FCPS Must Heighten COVID Protocols

Zainab Rentia, News Editor

As students shared what they did over Winter Break, the frequent declarations of “I got COVID” were met with little reaction from the rest of the class. Teachers described their bouts with the infection as if they had the flu. What was once a deadly virus regarded with fear is now treated as if it were a common cold, and many of FCPS’ measures reflect this new attitude. However, this does not match reality. 

The seven-day average of newly reported Covid-19 infections in the U.S. is on track to triple the record set a year ago due to the highly virulent Omicron strain which now makes up 95 percent of all new cases in the U.S. In order to combat this surge, FCPS has released layered prevention strategies. Custodians regularly wash frequently touched surfaces such as door handles with Virex, a highly effective disinfectant, multiple times a day, according to Dr. Floyd, Woodson’s principal. 

Graph by Vy Nguyen. Source: FCPS

Woodson also offers multiple locations for students to eat their lunch, even allowing them to eat in their cars, spreading out the students from the highly concentrated cafeterias. Even after school FCPS is taking no chances, allowing only family members to observe sports games to “curb superfluous participation,” said Dr. Floyd. Although the risks in these two situations are still high, it is comforting to know FCPS is committed to limiting this risk as much as possible.

Other strategies, however, including basic measures such as taking the vaccine and booster shots, and administering tests when experiencing symptoms, are less successful. The Pfizer vaccine is only 30 to 40 percent effective against the Omicron variant, and while this percentage increases with the booster shot, a large population of school-aged children is unable to receive it. And although FCPS offers testing, they frequently run out of tests in some locations by the afternoon. Therefore, these measures FCPS has endorsed as its main protection from COVID-19 are highly ineffective, and will do little to stop the spread of this dangerous infection.

Instead, the school board should force schools to implement stricter policies in regards to social distancing and contact tracing. The CDC recommends maintaining a distance of three feet, and while Dr. Floyd assured me desks are arranged so students are three feet away from each other nose to nose, frequent collaboration among students means we are more often separated by a mere three inches. 

Woodson’s contact tracing system, meanwhile, has been all but forgotten by students and instead Dr. Floyd simply has asked infected students to tell the proper authority whom they have been sitting near. However, a few individuals the student has been close to are bound to slip their mind, therefore necessitating a more reliable system for contact tracing. Instead, teachers should note where students are sitting and submit this information if needed. And while this may put more burden on the teacher, this system has already been implemented for those instructing students with intellectual disabilities.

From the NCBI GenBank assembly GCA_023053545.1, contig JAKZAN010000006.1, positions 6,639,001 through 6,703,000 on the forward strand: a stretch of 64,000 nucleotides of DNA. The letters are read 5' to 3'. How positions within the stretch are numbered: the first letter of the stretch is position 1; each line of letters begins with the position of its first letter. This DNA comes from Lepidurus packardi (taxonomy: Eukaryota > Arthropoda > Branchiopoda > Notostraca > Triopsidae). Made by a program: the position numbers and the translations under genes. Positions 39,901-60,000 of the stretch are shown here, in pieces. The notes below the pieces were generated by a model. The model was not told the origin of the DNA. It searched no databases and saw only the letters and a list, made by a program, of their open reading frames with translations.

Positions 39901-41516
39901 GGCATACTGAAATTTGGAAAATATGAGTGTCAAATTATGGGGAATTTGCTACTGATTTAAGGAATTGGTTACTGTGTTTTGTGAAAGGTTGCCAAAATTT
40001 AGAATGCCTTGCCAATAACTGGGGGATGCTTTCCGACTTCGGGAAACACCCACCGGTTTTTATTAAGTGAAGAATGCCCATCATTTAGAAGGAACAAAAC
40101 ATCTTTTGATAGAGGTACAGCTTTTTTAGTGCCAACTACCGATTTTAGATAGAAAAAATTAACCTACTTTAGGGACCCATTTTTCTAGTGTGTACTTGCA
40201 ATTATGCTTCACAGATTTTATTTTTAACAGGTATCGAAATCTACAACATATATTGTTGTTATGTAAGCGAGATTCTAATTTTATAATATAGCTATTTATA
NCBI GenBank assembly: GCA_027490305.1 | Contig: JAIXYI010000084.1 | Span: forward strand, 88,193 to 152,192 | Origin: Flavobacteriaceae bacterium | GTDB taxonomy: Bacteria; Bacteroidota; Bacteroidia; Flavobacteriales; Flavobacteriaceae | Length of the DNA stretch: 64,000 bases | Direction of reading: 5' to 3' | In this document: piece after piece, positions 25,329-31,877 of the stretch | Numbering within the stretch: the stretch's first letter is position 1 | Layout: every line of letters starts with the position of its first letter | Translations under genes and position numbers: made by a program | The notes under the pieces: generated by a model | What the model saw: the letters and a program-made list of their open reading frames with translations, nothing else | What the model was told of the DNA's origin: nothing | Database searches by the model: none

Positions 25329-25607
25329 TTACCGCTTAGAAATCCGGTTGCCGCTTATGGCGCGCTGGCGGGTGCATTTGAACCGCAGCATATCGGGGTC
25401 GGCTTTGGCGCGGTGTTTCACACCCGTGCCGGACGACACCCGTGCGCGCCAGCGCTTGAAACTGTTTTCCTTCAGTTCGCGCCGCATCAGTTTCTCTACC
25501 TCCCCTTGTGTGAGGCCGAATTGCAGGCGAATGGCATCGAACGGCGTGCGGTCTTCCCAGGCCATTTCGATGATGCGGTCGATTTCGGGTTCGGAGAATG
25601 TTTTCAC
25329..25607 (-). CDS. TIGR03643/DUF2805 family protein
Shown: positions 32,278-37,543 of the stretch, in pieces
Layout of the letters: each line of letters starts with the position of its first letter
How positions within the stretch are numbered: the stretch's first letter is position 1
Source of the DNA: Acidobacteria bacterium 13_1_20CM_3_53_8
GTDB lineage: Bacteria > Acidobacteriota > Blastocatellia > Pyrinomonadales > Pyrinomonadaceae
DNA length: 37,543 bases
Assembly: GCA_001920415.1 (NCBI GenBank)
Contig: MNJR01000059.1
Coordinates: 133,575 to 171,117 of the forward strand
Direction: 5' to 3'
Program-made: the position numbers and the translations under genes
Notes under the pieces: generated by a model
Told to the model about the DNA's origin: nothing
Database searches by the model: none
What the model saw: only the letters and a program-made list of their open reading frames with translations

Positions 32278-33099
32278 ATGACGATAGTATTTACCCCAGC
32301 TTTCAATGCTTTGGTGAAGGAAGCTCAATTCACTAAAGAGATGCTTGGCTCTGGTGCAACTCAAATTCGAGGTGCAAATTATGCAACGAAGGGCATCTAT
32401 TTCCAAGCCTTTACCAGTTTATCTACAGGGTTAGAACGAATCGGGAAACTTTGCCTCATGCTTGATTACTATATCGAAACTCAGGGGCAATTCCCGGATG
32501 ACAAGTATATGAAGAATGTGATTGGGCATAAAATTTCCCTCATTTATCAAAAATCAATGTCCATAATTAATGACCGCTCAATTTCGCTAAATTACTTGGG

The subsequent teacher shortage FCPS could face due to the surge led officials to outline their plans to continue instruction. Schools will first have substitutes replace infected teachers, however, due to FCPS’ ongoing substitute shortage, this is unlikely to provide for all teacher absences. Instead, what is more likely to happen is teachers who have a planning period would act as a substitute for that period. However, this only adds to the already substantial workload for teachers. 

If worst comes to worst, Plan B will be implemented, where multiple classes would be combined for asynchronous learning. Even as I’m writing this I find myself shaking my head at this alarmingly dangerous plan. How can cloistering 60 students in an approximately 1000 square foot room, in the middle of a pandemic, ever be thought of as a safe idea? 

Cartoon by Vy Nguyen.

Instead of forcing conditions that guarantee a COVID infection among students, FCPS should offer a virtual learning option. However, a Virginia state law requiring in-person learning be offered to students for all five days of the week, forcing counties to pay if they instead go entirely virtual according to Dr. Floyd, is being used as an excuse by FCPS to claim that remote learning is not an option. They have conveniently chosen to ignore that it does not completely ban remote learning, instead using it to continue touting in-person learning to “convince virtual-school-only hard supporters that we can’t go virtual and have to stay in person,” said Dr. Floyd. 

This is especially distressing considering the average absentee rate in FCPS is 8.1 percent, almost twice as high as the average absentee rate between October and December. Almost ten percent of students are forced to learn from home, inconveniencing teachers who now have to provide asynchronous learning for the absent students. If teachers are already being forced to supply remote learning, which is nothing more than a “band-aid” for a much larger problem that “they are hoping will go away,” according to Dr. Floyd, FCPS should provide it as an option for all students, regardless of whether or not they are infected, instead of aimlessly waiting for the surge to end on its own and providing little resources to those affected by it.

Although much of this piece has been a criticism of FCPS, in the face of Governor Youngkin’s executive order banning mask mandates, the county has remained defiant in requiring masks in schools. However, if Youngkin continues to create new policies endangering the health of students in order to appease his supporters, I can only hope FCPS will continue to prioritize the health of its students and staff.